How to avoid main engine damage

JUNE 28, 2018 — Statistically a vessel will suffer between one and two incidences of main engine damage during its life time. The latest loss prevention publication from the Swedish Club looks at ways to avoid main engine damage, starting with choice of engine type.

Latest statistics from the Club show that vessels propelled by medium/high speed engines have a claims frequency 2.5 times higher than slow speed engines.

"Our investigation shows that bulkers and tankers are the best performers for claims cost in comparison with Club entry," says Peter Stålberg, the Club'si Senior Technical Advisor. "Most of these vessels have slow speed engines. Conversely passenger vessels/ferries have the highest frequency of main engine claims – 0.066 claims per vessel and year. Often these vessels have multiple medium speed engine installations. The same is also true for Ro-ro vessels.

"When there is a choice to be made between a slow speed engine and a medium/high speed engine, the Club's experience demonstrates that the slow speed engine is the safer option."

Lubrication failure is still the most expensive and frequent cause of damage, followed by incorrect maintenance and/or repairs.

Main engine claims account for 28% of all machinery claims and 34% of the costs, with an average claims cost close to $650,000.The most expensive type of damage is on crank shaft/bearings with an average cost of $1.2 million per claim.

The Swedish Club's advice on how to avoid main engine damage includes:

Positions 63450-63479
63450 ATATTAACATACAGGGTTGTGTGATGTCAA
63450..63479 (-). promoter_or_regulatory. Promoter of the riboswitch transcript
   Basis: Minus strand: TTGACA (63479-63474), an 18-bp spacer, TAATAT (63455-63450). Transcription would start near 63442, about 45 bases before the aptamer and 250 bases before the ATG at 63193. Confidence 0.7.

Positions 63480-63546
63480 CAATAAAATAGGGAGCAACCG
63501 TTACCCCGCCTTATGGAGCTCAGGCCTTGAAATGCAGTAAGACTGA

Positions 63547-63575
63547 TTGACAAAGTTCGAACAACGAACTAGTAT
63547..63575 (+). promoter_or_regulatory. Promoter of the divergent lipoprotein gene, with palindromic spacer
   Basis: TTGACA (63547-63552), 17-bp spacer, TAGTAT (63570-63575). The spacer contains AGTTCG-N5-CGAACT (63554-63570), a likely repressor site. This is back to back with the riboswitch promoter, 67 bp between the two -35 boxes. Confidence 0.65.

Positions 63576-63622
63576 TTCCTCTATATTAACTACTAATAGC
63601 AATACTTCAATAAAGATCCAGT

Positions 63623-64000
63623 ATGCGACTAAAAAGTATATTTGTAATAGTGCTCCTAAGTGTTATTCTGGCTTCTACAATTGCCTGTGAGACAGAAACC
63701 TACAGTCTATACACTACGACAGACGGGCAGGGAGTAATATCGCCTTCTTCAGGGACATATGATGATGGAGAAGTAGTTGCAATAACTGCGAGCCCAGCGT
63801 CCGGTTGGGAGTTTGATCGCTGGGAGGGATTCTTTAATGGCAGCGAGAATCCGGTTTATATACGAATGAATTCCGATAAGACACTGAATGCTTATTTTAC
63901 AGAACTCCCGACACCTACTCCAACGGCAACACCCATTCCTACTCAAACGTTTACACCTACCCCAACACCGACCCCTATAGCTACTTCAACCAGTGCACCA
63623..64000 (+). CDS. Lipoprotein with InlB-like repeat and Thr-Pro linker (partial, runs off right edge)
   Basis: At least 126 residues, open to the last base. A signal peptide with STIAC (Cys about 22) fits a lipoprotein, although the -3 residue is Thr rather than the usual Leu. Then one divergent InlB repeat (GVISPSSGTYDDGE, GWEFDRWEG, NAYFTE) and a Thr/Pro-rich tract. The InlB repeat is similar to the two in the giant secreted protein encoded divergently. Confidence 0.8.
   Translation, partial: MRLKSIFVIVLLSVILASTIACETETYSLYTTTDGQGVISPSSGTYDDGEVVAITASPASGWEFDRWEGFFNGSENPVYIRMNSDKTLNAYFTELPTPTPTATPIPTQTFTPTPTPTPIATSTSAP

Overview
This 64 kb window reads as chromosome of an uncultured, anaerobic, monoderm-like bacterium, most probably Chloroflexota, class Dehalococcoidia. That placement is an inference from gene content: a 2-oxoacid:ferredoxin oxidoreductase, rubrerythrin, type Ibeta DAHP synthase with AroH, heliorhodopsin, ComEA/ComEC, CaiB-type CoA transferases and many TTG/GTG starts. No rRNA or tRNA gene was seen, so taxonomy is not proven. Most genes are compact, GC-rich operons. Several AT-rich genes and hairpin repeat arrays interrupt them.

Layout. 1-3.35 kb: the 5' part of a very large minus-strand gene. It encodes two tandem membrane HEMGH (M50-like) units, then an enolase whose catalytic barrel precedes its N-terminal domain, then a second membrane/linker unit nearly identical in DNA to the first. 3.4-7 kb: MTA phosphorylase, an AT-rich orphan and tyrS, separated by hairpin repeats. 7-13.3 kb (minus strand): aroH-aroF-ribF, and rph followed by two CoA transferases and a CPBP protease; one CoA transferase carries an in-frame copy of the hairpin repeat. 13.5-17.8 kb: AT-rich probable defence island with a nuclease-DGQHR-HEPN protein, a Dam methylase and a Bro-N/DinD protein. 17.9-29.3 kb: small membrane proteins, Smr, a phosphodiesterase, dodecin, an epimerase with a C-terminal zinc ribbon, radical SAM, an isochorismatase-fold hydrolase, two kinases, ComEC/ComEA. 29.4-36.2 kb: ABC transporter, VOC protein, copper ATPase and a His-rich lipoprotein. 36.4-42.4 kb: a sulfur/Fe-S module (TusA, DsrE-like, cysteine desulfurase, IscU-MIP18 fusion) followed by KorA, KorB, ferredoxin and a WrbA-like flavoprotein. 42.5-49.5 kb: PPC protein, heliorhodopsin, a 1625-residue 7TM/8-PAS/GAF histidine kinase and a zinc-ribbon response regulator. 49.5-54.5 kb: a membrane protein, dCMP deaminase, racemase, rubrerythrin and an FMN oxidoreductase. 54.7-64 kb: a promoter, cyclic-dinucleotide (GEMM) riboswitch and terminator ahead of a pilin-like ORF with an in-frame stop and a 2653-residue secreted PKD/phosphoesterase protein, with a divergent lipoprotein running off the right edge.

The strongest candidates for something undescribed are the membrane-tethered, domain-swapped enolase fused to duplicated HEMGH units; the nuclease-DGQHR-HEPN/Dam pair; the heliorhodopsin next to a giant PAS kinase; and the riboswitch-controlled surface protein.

• Implement robust onboard fuel and lubrication oil management systems.
  • Carry out drip sampling when bunkering. Avoid consuming the fuel until analysis results are available.
  • In addition to onboard testing of lubrication oil, submit samples for laboratory analysis at regular intervals, at least every third month.
  • At regular intervals, carry out system checks of purifiers and filters for both fuel and lubrication oil systems.
  • Ensure that maintenance manuals are at hand and that proper tools are available and calibrated. Crew members must have the necessary training and experience to carry out maintenance.
  • It is highly recommended that engine maintenance is carried out as part of a computer based PMS (Planned Maintenance System), linked with the onshore organization.
  • During major overhauls it is recommended that an expert from the manufacturer is in attendance – consider a formal service agreement.
  • Always take engine alarms seriously, for example oil mist detection, and investigate thoroughly. A fully functional alarm system is essential for the safe operation of the main engine.

Download the Swedish Club publication HERE



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